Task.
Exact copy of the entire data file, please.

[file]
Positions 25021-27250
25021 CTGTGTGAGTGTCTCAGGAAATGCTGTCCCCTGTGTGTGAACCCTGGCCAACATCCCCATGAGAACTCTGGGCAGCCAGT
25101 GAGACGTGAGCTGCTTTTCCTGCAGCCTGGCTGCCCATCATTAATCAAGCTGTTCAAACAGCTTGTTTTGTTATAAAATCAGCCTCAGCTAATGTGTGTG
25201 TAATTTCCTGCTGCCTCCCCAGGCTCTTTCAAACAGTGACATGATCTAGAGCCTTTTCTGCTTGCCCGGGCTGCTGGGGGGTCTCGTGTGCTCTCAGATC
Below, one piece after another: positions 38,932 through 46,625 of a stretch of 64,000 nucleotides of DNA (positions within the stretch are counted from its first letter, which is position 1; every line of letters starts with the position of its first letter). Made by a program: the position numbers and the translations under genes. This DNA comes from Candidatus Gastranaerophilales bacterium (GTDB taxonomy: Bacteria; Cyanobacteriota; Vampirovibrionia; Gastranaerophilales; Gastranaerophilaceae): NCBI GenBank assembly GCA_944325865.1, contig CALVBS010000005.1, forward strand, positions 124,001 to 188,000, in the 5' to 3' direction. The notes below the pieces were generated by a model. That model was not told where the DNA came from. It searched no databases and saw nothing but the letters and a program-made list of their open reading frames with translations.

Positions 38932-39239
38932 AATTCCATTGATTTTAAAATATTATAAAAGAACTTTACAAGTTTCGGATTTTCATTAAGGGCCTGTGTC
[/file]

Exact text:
Positions 25021-27250
25021 CTGTGTGAGTGTCTCAGGAAATGCTGTCCCCTGTGTGTGAACCCTGGCCAACATCCCCATGAGAACTCTGGGCAGCCAGT
25101 GAGACGTGAGCTGCTTTTCCTGCAGCCTGGCTGCCCATCATTAATCAAGCTGTTCAAACAGCTTGTTTTGTTATAAAATCAGCCTCAGCTAATGTGTGTG
25201 TAATTTCCTGCTGCCTCCCCAGGCTCTTTCAAACAGTGACATGATCTAGAGCCTTTTCTGCTTGCCCGGGCTGCTGGGGGGTCTCGTGTGCTCTCAGATC
Below, one piece after another: positions 38,932 through 46,625 of a stretch of 64,000 nucleotides of DNA (positions within the stretch are counted from its first letter, which is position 1; every line of letters starts with the position of its first letter). Made by a program: the position numbers and the translations under genes. This DNA comes from Candidatus Gastranaerophilales bacterium (GTDB taxonomy: Bacteria; Cyanobacteriota; Vampirovibrionia; Gastranaerophilales; Gastranaerophilaceae): NCBI GenBank assembly GCA_944325865.1, contig CALVBS010000005.1, forward strand, positions 124,001 to 188,000, in the 5' to 3' direction. The notes below the pieces were generated by a model. That model was not told where the DNA came from. It searched no databases and saw nothing but the letters and a program-made list of their open reading frames with translations.

Positions 38932-39239
38932 AATTCCATTGATTTTAAAATATTATAAAAGAACTTTACAAGTTTCGGATTTTCATTAAGGGCCTGTGTC